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The RIAA “does not condone any illegal copying and does not want anyone to think that even a little illegal activity is acceptable."
——Cary Sherman
RIAA ONLY WANTS THE BIG FISH
Sends Inquiring Congressman a Nice Letter
If you think writing your Congressman is a waste of time, think again and follow the RIAA’s lead.

In response to inquiries from former roadie and current Republican Senator from the great state of Minnesota, Norm Coleman, about the trade group’s investigation and subpoenas of file-swappers, RIAA President Cary Sherman put pen to pad to reassure the Senator that it had no intention of going after “de minimus” users.  (Those of you who took Latin in high school will recognize that as a variation on the phrase, “Lex curat non de minimis,” which means “the law does not concern itself with trifles.”)

“RIAA is gathering evidence and preparing lawsuits only against computer users who are illegally distributing a substantial amount of copyrighted materials,” Sherman added. But, it “does not condone any illegal copying and does not want anyone to think that even a little illegal activity is acceptable." The letter also said the RIAA had sent millions of instant messages to peer-to-peer users, not all of which were spam for porn sites. It has sought more than 1,000 subpoenas to Internet service providers between June 25 and Aug. 8. Copies of all of the subpoenas have been sent to Coleman’s office, because reading subpoenas is one of his hobbies.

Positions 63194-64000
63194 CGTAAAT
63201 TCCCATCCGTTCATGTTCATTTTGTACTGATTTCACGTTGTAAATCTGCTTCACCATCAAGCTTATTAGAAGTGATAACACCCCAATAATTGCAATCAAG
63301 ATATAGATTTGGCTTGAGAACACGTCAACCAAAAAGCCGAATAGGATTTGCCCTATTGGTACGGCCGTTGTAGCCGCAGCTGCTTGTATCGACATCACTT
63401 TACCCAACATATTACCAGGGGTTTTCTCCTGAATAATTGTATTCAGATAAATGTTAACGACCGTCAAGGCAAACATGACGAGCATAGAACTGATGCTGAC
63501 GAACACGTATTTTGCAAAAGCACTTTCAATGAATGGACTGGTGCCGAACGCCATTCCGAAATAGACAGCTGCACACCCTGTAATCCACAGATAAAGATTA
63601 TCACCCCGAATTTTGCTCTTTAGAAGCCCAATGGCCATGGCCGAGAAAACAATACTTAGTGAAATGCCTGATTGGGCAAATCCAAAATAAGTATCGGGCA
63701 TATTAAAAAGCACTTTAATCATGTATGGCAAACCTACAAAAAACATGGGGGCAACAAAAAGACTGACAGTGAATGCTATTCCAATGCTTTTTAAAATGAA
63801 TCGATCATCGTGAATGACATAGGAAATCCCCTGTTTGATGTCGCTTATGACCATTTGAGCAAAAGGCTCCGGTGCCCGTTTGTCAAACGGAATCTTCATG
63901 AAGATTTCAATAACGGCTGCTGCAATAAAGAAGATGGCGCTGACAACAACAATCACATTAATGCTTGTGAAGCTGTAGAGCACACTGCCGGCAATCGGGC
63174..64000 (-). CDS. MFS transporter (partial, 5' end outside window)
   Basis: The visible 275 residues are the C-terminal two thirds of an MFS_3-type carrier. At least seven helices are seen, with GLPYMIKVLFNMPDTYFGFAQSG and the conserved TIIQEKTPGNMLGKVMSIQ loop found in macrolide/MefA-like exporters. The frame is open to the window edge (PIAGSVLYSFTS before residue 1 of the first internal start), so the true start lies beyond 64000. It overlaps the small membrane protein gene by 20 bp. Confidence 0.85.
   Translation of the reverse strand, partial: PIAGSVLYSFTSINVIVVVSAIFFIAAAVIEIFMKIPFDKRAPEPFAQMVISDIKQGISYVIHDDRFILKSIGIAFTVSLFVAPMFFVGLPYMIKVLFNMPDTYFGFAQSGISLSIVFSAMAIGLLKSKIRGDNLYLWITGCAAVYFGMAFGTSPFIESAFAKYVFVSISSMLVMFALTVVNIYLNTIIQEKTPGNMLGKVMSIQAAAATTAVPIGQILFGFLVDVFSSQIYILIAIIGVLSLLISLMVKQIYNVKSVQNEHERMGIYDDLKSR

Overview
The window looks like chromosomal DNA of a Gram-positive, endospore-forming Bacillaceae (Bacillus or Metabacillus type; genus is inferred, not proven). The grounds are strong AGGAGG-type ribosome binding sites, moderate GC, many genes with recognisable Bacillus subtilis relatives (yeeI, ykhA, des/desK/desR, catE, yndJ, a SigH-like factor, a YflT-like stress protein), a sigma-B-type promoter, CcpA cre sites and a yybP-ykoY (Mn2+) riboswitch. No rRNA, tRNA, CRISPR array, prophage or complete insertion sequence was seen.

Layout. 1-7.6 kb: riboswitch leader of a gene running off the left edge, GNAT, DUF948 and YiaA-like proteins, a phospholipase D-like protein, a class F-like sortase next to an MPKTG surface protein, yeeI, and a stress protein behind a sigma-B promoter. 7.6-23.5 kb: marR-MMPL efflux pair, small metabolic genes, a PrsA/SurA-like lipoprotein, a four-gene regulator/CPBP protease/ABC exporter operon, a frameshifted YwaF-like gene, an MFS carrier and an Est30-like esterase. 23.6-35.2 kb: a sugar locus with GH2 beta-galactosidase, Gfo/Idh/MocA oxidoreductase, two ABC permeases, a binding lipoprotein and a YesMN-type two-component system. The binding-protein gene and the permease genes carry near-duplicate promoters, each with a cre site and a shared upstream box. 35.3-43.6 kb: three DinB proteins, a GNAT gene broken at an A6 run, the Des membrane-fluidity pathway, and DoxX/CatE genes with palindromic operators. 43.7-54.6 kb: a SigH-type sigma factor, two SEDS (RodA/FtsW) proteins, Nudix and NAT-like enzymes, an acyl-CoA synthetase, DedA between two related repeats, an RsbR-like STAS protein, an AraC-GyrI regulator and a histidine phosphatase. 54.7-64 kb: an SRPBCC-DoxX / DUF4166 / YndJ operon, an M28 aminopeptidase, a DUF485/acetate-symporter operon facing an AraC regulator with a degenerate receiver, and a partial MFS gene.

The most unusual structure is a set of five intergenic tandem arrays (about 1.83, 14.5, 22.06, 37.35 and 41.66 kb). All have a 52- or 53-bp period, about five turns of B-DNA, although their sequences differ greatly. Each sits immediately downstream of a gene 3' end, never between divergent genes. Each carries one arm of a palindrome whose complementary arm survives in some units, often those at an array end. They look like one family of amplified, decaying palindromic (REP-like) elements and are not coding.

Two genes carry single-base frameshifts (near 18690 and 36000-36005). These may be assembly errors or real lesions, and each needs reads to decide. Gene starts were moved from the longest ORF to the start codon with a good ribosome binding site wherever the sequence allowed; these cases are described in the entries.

It was a lovefest all around, as Coleman issued a statement saying he was “gratified” by the industry’s assurances it wasn’t going after him, er, smaller infringers. However, Coleman, who is chairman of the Senate Governmental Affairs' Permanent Subcommittee on Investigations, has plans to hold hearings on the RIAA's campaign.

And there’s always somebody who can’t be satisfied. In this case, it’s the NetCoalition, the trade group for hundreds of Internet service providers, including Yahoo. NetCoaltion said the letter only raises more questions. It also said that the RIAA should explain how its search software works, how RIAA employees decide who should be targeted in subpoenas, and how to avoid detection when they’re trying to download the new Hilary Duff record.

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